The self-described "godfather" and "four-star general" of a nationwide drug distribution ring, who reportedly told associates that he earned $3 million in three years by providing heroin to illicit drug wholesalers across the U.S., was sentenced to 22 years in prison by a Baltimore federal judge yesterday.
Richard Jack Phillips, 33, of the Los Angeles area called his drug ring "The Family" and conducted extensive training session for its members, according to testimony presented at a five-week trial in Baltimore this summer.
The group's trademark was distributing its Mexican brown heroin, diluted with a special "family" recipe for baked lactose that appealed to its customers, in plastic bags wrapped securely in black electrical tape, witnesses said.
"The package speaks for itself," Phillips reportedly would tell his coconspirators in the narcotics ring in describing his operation as a high-quality network.
Phillips was one of 21 persons indicted in the drug conspiracy last March. Since then three of the defendants have become fugitives including his alleged chief lieutenant, Charles Vincent Wagner; six others were convicted after a jury trial; six others pleaded guilty; charges against one defendant were dropped; three defendants were acquitted after trial, and one defendant was murdered in Michigan in a gangland-style execution.
The murdered defendant, Delano Harris, was cooperating with the government after the grand jury indictments. Assistant U.S. Attorney Robert B. Schulman told the court yesterday that Harris would have been "the main witness" against Phillips, and that after Harris' death Phillips reportedly called other witnesses and said, "Now that people are being shot, who's side are you on?"
Phillips' attorney objected to the murder being mentioned at the sentencing, since no charges have been placed in connection with the shooting and no evidence has been introduced linking Phillips to it.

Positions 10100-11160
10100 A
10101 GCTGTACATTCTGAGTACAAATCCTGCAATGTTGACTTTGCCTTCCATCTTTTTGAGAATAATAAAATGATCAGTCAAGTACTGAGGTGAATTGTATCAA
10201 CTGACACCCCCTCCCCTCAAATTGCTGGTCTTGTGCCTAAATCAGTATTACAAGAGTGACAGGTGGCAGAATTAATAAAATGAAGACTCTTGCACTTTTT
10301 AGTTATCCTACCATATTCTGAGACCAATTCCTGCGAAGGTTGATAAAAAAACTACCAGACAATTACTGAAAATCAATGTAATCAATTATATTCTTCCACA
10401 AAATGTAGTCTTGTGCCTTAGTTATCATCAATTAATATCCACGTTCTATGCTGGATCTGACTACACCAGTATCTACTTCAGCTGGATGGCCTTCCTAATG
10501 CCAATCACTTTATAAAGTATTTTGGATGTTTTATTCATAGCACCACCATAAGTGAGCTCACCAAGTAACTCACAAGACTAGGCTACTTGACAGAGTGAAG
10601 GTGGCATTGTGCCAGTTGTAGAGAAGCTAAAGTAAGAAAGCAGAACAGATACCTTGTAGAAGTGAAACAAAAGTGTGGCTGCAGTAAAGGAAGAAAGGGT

U.S. District Judge Joseph Young said he would ignore the remarks about the murder, but added that he felt a 22-year sentence was necessary because of extent of the drug conspiracy involved.
Assistant U.S. Attorneys Schulman and peter O. Mueller had asked that Phillips be sentenced to file imprisonment, calling him a "danger to society" and the mastermind of one of the most sophisticated and complex drug conspiracies brought to court in this area.
The charges against Phillips and his organization were brought after a year-long Drug Enforcement Administration investigation in which three court-ordered wiretaps were used in Michigan, Maryland and the District of Columbia.
As outlined at the trial, Phillips imported drugs from Mexico and used couriers to transport it to "branch" outlets in such far flung communities as Ypsilanti, Mich., Warren and Columbus, Ohio, Flint, Mich., Youngstown, Ohio, Hillcrest Heights, Md., Hampton, Va., Detroit, Forestville, Md., Pittsburgh, Pa., and other towns in Pennsylvania, California, Maryland, Ohio, and West Virginia.
Recruits in the organization would be schooled in detail on how to become "players" in what Phillips called "the game" of drug distribution, witnesses said.
Women played a special role in the organization: they were to be under total control of the men. They were ordered to light the men's cigarettes, cook the lactose, make drinks, carry the drugs so the men wouldn't be the ones to face felony charges, and were shared sexually by the men.
Some of the women subsequently became government informants and testified against Phillips and his henchmen.
Since the murder of Harris, at least six witnesses or co-defendants in the case have been placed in the Justice Department's witness protection program and relocated under new names around the country.
According to those cooperating witnesses, Phillips and his top coworkers lived in high style in their various cities around the country - renting high-priced apartments, driving luxury cars and flying from city to city on pleasure as well as business trips. Phillips reportedly spent $5,000 for men's suits in one day, and then rounded out his wardrobe the next day by buying $3,500 worth of shirts, ties and shoes, investigators said.
Phillips, who wore a brown corduroy leisure suit at his sentencing yesterday, admitted during his trial that he was involved in drugs, but portrayed his role as minimal. Fugitive Wagner was the real kingpin and had enticed Phillips into the organization for a brief period of time, Phillips testified.
Several witnesses testified for the government, however, that Phillips was clarly the leader of the organization and that they had seen his operatives with four chunks of herion the size of five-pound bags of sugar.
One witness said that Phillips described Wagner as "his man," and said Phillips urged his distributors to quit any legitimate work they had to "get the way down into the game" and become full-time drug pushers.